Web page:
We hear a lot about industrial farming and big farms but what happens if all the farmer has is one acre? Can he/she make a successful livelihood? A small change in variables, it seems, can bring about a big change on the one acre farm and in the life of the farmer.
As facts go, the facts of the small African farm are grim, and seldom grasped. You need to start here, though, because 70% of the world’s poorest people live on very small farms.
Their poverty is nothing but straightforward: if you’re farming the size of farm the poorest farm, with the kind of technology the poorest have access to and getting the yields that pass for normal in the poorest countries, you just don’t produce enough calories to feed even two adults –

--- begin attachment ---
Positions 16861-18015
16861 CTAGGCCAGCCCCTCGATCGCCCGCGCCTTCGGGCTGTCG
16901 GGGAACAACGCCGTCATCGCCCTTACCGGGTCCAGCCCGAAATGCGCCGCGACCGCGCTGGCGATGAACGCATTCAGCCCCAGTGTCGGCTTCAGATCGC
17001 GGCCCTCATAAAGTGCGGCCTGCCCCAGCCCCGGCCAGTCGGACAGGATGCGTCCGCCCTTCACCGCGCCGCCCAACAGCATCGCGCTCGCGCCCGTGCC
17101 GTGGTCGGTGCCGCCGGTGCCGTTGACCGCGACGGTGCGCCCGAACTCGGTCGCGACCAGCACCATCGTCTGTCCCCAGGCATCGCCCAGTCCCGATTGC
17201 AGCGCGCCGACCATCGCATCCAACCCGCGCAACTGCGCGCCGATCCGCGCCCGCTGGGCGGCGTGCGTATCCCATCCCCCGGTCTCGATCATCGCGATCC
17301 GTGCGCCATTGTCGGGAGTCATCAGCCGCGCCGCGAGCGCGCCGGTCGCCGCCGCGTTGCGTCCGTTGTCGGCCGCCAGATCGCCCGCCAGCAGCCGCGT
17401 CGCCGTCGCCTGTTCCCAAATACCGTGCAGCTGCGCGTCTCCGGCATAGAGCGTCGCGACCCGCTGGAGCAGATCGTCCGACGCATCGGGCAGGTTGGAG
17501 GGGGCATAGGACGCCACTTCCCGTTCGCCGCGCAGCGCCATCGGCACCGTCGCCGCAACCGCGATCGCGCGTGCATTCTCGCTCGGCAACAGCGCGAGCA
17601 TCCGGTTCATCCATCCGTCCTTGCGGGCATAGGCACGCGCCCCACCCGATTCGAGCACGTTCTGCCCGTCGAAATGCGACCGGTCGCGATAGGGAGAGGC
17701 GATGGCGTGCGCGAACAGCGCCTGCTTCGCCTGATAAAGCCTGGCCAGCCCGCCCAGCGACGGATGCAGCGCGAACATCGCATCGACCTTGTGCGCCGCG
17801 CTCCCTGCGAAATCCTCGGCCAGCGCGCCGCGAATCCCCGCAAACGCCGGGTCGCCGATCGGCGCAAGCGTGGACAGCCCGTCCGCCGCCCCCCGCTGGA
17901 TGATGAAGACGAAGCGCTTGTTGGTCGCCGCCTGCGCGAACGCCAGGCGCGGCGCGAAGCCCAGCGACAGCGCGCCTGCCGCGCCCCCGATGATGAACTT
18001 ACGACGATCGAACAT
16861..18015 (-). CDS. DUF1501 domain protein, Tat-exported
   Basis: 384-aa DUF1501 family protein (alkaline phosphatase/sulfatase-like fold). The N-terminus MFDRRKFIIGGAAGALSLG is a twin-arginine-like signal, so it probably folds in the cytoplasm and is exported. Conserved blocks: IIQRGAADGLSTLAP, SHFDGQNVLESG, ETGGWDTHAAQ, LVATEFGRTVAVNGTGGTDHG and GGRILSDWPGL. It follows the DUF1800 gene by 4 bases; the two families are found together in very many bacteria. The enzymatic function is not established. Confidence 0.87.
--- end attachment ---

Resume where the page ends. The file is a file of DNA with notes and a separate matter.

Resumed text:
[A note on sources is at the end.]
A household working one acre at South Sudanese yields just can’t feed itself. Notice, we’re talking calories here. So this is before we even start thinking about protein, or micronutrients, to say nothing of the thousand other things people need to survive (cookware, salt, oil, housing, clothes, etc. etc. etc.) It doesn’t get more elemental than this.
The second column…
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